Holječík: Deregulation of the household market requires only a change of legislation
Week in Slovakia
Monday – 2nd May 2011
The intention to build a new nuclear source in Jaslovské Bohunice is still alive. Jadrová energetická spoločnosť Slovenska (JESS – Nuclear energy company of Slovakia) is currently preparing all the material that are needed to conduct a feasibility study. The new nuclear power plan should stand where the current inactive block V1 of Jaslovské Bohunice stands. The project should not be influenced even by the catastrophe that happened in the Japanese power plant Fukušima and all the new findings are being incorporated into the prepared material in order to increase security. The total installed capacity of the new reactors should be 1.700 MW and should cost approximately 4 to 6 billion Euro and should be finished until 2020.
Tuesday – 3rd May 2011
Until now The Regulatory Office for Network Industries did not receive a proposal for changing the price of gas for Slovak households. Slovenský plynárenský priemysel is currently only following prices and evaluating the situation on global markets. In Czech republic the price will go up. The company RWE Transgas, which is the dominant player on the Czech gas market has announced that the prices for Czech households will increase by an average of 9,5 % due to the situation on the global markets. Other companies as E.ON or Bohemia Energy will also follow RWE. The last time the prices changed in Slovakia was at the beginning of 2011 when they rose by 4,47 %.
The nuclear power plant in Jaslovské Bohunice currently fulfils the basic requirements of the safety tests, which were set by the European Commission. The information was also confirmed by Prime Minister Iveta Radičová. The power plant also approved other requirements which are necessary in order to pass the so called stress-tests which will be carried out in a number of EU member states. Nuclear power plants in Slovakia provide approximately 50 % of all the electricity. The Director General of Slovenské Elektrárne Paolo Ruzzini informed that the company invested 500 million Euro into increasing security of the power plants as was instructed by the International Agency for Nuclear Energy.
Wednesday – 4th May 2011
Construction of a new nuclear power plant by the Czech energy group ČEZ and Nuclear and decommissioning company (JAVYS) of Slovakia will not be finished sooner than in 2025. „Right now it would be too early to state when the construction works will start,” said the spokesman of JAVYS Dobroslav Dobák.
The biggest energy companies present at the Slovak markets with electricity, gas or heat together with Institute for Energy Security (ESI) published an analysis in which they criticized the regulatory policy proposal. According to Jozef Holjenčík, chief of the Regulatory Office the analysis is biased and does not correspond with reality , but he also admitted that there are also some inspiring suggestions in it, but some of the issues would need to be at least corrected a bit. According to the analysis, energy prices should be regulated during the upcoming five years. Peter Marčan (ESI) said that ÚRSO also received an invitation to join the debates and activities of the working group, but they did not arrive at the meetings.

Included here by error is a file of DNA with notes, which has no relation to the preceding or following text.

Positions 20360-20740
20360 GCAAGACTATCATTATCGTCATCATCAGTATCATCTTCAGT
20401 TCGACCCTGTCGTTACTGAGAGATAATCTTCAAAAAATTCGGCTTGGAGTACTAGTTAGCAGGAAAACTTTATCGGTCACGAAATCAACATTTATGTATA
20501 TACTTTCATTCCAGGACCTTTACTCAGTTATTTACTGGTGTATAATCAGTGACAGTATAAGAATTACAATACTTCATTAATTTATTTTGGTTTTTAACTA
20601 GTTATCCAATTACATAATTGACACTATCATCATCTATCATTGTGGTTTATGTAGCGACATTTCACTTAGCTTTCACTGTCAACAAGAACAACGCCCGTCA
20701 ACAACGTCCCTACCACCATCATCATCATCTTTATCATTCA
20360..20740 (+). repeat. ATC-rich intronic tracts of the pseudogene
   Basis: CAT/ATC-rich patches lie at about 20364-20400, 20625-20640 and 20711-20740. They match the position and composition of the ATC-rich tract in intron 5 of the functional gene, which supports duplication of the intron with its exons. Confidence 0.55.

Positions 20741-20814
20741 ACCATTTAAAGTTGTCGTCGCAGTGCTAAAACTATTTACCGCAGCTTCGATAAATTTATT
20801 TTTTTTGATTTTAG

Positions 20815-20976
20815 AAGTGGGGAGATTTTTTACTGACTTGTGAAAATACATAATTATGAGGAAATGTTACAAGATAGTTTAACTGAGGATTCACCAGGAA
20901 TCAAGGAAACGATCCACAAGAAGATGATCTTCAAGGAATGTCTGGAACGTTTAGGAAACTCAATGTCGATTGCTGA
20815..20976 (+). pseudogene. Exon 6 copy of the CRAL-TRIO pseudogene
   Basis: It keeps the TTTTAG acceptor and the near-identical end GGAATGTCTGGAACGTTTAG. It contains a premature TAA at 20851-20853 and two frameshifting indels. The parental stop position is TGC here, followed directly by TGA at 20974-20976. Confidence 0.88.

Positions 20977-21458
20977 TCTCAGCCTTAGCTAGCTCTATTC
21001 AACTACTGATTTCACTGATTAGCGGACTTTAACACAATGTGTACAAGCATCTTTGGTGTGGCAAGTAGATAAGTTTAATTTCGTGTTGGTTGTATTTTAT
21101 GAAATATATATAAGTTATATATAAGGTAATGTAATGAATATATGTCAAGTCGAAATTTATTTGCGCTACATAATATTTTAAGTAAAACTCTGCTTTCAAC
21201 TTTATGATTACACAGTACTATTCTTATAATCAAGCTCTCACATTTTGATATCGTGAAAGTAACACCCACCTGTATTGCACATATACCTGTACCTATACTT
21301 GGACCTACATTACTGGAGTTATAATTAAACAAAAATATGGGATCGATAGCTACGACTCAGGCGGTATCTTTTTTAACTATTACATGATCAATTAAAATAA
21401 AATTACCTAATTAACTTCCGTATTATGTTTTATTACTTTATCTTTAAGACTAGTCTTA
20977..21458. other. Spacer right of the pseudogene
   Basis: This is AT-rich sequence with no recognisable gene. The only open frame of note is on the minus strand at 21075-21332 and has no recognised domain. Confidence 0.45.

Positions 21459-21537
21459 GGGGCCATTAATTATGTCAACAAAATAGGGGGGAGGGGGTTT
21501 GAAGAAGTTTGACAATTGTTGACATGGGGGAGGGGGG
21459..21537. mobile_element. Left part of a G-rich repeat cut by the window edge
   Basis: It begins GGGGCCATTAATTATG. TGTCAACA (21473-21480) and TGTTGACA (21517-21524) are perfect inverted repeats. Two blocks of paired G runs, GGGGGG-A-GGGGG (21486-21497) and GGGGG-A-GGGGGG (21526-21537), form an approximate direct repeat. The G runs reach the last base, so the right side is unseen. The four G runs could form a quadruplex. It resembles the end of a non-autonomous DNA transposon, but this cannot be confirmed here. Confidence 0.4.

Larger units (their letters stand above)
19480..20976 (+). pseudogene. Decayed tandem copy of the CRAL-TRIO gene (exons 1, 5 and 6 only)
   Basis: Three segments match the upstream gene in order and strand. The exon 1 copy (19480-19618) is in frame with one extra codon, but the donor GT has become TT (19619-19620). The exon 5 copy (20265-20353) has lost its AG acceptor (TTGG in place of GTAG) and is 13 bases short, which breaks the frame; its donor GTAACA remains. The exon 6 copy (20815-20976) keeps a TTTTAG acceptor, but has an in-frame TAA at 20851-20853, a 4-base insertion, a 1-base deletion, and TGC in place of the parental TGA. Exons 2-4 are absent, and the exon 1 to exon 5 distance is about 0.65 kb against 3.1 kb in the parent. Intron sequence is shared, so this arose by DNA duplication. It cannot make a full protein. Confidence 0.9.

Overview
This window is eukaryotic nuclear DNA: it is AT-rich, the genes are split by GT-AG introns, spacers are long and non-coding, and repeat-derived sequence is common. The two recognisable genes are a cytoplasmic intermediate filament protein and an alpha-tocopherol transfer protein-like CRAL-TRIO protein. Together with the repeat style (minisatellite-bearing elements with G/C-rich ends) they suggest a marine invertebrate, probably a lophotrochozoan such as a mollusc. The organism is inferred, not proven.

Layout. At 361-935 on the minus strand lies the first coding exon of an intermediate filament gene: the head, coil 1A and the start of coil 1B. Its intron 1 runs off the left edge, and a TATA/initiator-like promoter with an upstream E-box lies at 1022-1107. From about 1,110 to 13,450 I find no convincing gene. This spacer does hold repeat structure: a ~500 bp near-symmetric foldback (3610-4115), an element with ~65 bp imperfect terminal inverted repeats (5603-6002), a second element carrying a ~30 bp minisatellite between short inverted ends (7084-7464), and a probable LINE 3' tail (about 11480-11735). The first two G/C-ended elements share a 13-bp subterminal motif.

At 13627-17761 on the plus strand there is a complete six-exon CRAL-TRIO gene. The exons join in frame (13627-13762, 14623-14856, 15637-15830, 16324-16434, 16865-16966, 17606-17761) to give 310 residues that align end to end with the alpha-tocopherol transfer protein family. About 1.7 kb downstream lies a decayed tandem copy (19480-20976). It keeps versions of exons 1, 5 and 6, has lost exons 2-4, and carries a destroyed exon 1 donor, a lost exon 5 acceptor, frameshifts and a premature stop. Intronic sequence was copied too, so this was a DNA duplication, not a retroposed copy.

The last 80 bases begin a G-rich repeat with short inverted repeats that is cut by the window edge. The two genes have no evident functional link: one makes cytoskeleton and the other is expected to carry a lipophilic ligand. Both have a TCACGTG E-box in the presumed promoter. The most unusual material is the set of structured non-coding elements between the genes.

The energy companies and ESI are not satisfied with a number of issues in the regulatory policy. First of all, the Regulatory Office should be definitely independent. This issue is also being often highlighted by the Ministry of Economy. As Kristián Takáč, the spokesman of MoE informed, the Ministry is not satisfied with the fact that for example for almost four years the position of the chief of Council as well as ÚRSO is managed by one person. Holjenčík on the other hand refutes all these arguments and says that the Office is independent just as it was during 2001 – 2007 when both of the positions were also governed by one person.
Companies that are active in the Slovak energy sector and the Institute would also like to see an ending to regulation of energy segments where already more suppliers are present. „This would allow a product competition,” explained Marčan. „The new regulatory policy also counts with a gradual de-regulation of electricity supplies or gas supplies for households. We are ready for this. We only need a primary legislation to be created,” said Holjenčík. „Deregulation is a trend which is also supported by the European Commission. If we take into consideration the fact that the price of the commodity, where no natural monopoly exists, would be created by the principle of supply and demand, it would lead to a fall in the prices for consumers,” stated Michal Hudec from energia.sk for the Slovak television.
The new regulatory policy for the period 2012 – 2016 was supposed to be approved by the end of April, but the resort is still analysing it.
Thursday – 5th May 2011
The Nuclear Regulatory Authority (ÚJD SR) gave an approval to Slovenské elektrárne, a.s. to use nuclear fuel of second generation, which is more enriched and contains more gadolinium. „The aim of the change to the new fuel is to reach the six-year fuel cycle with a better utilization of the fuel,” informed the Nuclear Regulatory Authority. Acording to ÚJD this type of fuels should be gradually introduced in every reactors of in all the nuclear power plants in Slovakia.